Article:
Bouncing back…

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I’m supposed to get an answer today about something that’s relatively important to me.  I’m hoping it’ll be positive but I’m also aware the odds are against me.  I’m hoping for the best but preparing for the worst.  And preparing to handle the worst the best possible way, should it happen.

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Bouncing back.  The art of being resilient.

Life isn’t easy.  Problems come, difficulties happen, disappointments pile up.  It can be overwhelming.  Some people are beaten down or defeated by relatively minor difficulties while others bounce back after having experienced terrible tragedies or being knocked back by overwhelming odds.

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I read an article this morning about resiliency in athletics.  Resiliency and athleticism seem to go hand in hand.  I’ve watched countless movies, based on real life stories, about how individual athletes or teams refused to be beaten down by their losses or setbacks, ultimately bouncing back despite the odds.

Principles that work for athletes can work for all of us.

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The article spoke of three resiliency techniques… assessing personal assumptions, disputing, and de-catastrophizing.

In resilience training, assessing personal assumptions is the first step.  It’s used an an exercise to teach people, including athletes, the chronology from their initial setbacks to their initial thoughts, emotions, and resulting behaviors.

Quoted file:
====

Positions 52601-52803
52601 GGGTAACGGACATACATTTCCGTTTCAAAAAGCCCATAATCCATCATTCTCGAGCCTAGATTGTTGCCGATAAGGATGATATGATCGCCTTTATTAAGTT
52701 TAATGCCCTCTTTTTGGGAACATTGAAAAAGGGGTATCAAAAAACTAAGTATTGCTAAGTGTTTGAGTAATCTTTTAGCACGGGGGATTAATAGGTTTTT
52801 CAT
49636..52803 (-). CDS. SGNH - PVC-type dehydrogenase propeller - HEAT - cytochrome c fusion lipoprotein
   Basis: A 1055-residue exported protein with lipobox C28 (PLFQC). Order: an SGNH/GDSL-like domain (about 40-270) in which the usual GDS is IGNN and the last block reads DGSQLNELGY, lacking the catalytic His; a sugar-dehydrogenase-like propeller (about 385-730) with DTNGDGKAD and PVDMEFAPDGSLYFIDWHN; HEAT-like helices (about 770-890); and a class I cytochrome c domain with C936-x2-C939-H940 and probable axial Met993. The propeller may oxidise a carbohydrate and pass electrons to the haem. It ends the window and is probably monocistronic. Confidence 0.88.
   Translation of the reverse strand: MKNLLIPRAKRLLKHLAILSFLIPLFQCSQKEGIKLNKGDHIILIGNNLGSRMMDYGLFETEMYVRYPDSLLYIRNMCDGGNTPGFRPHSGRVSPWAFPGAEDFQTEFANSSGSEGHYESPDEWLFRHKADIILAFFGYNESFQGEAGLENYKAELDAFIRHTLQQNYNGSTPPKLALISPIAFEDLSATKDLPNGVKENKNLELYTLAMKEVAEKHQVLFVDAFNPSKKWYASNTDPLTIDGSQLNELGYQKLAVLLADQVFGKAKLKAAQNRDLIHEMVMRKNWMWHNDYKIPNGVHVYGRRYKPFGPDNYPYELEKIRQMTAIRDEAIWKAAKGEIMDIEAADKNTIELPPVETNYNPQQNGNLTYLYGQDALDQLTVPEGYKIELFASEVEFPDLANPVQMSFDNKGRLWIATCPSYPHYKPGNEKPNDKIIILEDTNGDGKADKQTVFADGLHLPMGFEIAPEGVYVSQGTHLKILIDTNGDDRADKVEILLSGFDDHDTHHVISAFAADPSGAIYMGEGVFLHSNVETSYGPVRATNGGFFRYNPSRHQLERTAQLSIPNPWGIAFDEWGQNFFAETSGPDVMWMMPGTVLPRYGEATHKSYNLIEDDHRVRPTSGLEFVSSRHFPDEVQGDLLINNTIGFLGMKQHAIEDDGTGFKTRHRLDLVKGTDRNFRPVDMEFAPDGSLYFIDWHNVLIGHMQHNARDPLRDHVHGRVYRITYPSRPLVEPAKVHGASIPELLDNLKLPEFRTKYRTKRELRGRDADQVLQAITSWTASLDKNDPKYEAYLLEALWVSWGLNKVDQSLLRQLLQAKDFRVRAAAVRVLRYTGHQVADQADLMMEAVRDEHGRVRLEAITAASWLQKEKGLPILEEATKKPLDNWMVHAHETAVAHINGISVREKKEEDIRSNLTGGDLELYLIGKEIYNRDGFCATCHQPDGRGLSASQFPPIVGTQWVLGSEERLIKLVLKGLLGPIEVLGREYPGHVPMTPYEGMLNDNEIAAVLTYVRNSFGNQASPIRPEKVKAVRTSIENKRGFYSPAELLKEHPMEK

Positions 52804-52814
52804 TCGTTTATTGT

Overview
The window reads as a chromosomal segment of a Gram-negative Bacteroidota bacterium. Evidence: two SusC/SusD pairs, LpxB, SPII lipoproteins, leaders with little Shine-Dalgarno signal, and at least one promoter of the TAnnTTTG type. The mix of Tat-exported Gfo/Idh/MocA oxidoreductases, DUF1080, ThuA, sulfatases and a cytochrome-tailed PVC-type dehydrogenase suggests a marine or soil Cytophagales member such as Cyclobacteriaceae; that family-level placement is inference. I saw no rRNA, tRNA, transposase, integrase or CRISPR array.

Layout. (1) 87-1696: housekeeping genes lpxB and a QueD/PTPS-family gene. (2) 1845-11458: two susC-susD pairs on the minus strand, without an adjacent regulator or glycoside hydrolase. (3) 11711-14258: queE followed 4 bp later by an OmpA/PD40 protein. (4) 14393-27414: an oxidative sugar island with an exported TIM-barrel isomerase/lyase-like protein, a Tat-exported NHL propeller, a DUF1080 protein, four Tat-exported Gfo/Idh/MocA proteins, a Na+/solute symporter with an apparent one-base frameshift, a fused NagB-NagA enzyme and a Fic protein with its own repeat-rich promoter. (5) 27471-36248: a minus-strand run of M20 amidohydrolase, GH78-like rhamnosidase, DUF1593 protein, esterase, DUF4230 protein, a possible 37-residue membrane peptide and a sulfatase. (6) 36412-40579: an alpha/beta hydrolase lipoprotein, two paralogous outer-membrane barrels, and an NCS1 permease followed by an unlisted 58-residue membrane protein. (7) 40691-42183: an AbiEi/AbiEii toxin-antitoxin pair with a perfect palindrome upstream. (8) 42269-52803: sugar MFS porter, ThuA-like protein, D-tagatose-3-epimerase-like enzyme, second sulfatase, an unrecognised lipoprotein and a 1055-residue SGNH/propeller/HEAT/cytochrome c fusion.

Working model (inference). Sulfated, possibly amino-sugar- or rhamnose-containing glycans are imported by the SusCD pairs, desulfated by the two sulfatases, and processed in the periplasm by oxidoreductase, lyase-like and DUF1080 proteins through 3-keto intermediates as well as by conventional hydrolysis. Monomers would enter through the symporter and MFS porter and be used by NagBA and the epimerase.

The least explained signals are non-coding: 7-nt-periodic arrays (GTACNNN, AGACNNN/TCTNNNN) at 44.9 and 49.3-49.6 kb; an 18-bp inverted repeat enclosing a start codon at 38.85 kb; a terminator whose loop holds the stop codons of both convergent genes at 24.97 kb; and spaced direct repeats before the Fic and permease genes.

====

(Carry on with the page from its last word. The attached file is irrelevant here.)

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The second step is developing disputing strategies.  Simply stated, disputing is gathering positive arguments to counter the negative thoughts that end in reduced effort.  Through its five stages, potential inaccuracies in the athlete’s evaluation are identified, from which they move on to consider a more positive thought process.

The third and last step is de-catastrophizing.  The worst case scenarios and their likelihood are first considered, followed by best case scenarios that hold some possibility of materializing.  Then, the athlete identifies a most-likely scenario, which generally falls somewhere between the most positive and negative of outcomes.

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By walking through these steps, the athlete learns to alter his or her thoughts, emotions, and behaviors, while developing a mental skills package complete with coping strategies for increased resilience and broadened possibilities.

To me, it sounds like balance is restored.  Extremes are de-bunked and put to rest.  The achievable is identified.  Perspective is regained.  Hope is renewed.  The ball that stopped bouncing gets some air.

Resiliency doesn’t happen naturally.  It doesn’t happen easily.  It’s a process.  A process much like the one identified and used for athletes.

We all need resiliency training in life, and for life.

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We can’t control what happens to us but we can control what we will do with it.  Difficulties expose our elasticity or lack thereof.  The choice to be resilient is 100% up to us.  It doesn’t mean we’ll do it perfectly (after all, who does?!).  All that matters is that we just do it.  Whatever it takes.  However long it takes.

All this talk of resiliency is putting a little bounce into my step.

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(This is just as true for guys!)


2 thoughts on “Bouncing back…

  1. The post spoke to me. I tend to be a “glass-is-half-empty-and-it’s-leaking” kind of guy. My wife gets after me about this. She’s right. If I really believed Psalm 23, I’d be a “glass-is-overflowing” kind of guy. Thanks for the reminder.

    1. Thank you! I fall more naturally into your way of thinking. I have to continually remind myself of God’s promises in order to keep a more balanced perspective. I tell myself that my glass is full to overflowing, whether or not I can see it. I guess that’s where faith comes in!

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